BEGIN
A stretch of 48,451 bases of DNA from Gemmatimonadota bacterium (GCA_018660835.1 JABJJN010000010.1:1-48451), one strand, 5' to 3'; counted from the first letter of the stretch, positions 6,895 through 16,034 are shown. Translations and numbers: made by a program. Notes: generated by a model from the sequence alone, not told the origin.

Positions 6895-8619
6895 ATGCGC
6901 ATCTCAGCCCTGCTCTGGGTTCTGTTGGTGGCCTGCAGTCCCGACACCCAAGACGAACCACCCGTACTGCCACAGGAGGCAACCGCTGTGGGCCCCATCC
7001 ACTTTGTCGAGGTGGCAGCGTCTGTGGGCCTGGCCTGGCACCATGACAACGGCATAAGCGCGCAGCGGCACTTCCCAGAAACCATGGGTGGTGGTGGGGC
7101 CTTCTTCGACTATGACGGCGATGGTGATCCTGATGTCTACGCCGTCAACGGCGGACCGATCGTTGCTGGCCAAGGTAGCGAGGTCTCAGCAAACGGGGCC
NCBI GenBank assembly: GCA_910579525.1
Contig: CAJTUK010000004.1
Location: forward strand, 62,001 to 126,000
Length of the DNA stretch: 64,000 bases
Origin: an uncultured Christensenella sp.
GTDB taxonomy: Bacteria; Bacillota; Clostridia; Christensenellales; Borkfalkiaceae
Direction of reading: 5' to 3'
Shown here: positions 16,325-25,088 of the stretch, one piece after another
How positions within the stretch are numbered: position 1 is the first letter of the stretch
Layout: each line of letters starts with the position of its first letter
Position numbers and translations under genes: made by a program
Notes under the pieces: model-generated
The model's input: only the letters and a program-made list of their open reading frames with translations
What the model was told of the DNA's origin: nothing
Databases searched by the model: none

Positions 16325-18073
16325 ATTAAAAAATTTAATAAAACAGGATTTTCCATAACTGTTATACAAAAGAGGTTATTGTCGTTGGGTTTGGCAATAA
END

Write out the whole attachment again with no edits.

A stretch of 48,451 bases of DNA from Gemmatimonadota bacterium (GCA_018660835.1 JABJJN010000010.1:1-48451), one strand, 5' to 3'; counted from the first letter of the stretch, positions 6,895 through 16,034 are shown. Translations and numbers: made by a program. Notes: generated by a model from the sequence alone, not told the origin.

Positions 6895-8619
6895 ATGCGC
6901 ATCTCAGCCCTGCTCTGGGTTCTGTTGGTGGCCTGCAGTCCCGACACCCAAGACGAACCACCCGTACTGCCACAGGAGGCAACCGCTGTGGGCCCCATCC
7001 ACTTTGTCGAGGTGGCAGCGTCTGTGGGCCTGGCCTGGCACCATGACAACGGCATAAGCGCGCAGCGGCACTTCCCAGAAACCATGGGTGGTGGTGGGGC
7101 CTTCTTCGACTATGACGGCGATGGTGATCCTGATGTCTACGCCGTCAACGGCGGACCGATCGTTGCTGGCCAAGGTAGCGAGGTCTCAGCAAACGGGGCC
NCBI GenBank assembly: GCA_910579525.1
Contig: CAJTUK010000004.1
Location: forward strand, 62,001 to 126,000
Length of the DNA stretch: 64,000 bases
Origin: an uncultured Christensenella sp.
GTDB taxonomy: Bacteria; Bacillota; Clostridia; Christensenellales; Borkfalkiaceae
Direction of reading: 5' to 3'
Shown here: positions 16,325-25,088 of the stretch, one piece after another
How positions within the stretch are numbered: position 1 is the first letter of the stretch
Layout: each line of letters starts with the position of its first letter
Position numbers and translations under genes: made by a program
Notes under the pieces: model-generated
The model's input: only the letters and a program-made list of their open reading frames with translations
What the model was told of the DNA's origin: nothing
Databases searched by the model: none

Positions 16325-18073
16325 ATTAAAAAATTTAATAAAACAGGATTTTCCATAACTGTTATACAAAAGAGGTTATTGTCGTTGGGTTTGGCAATAA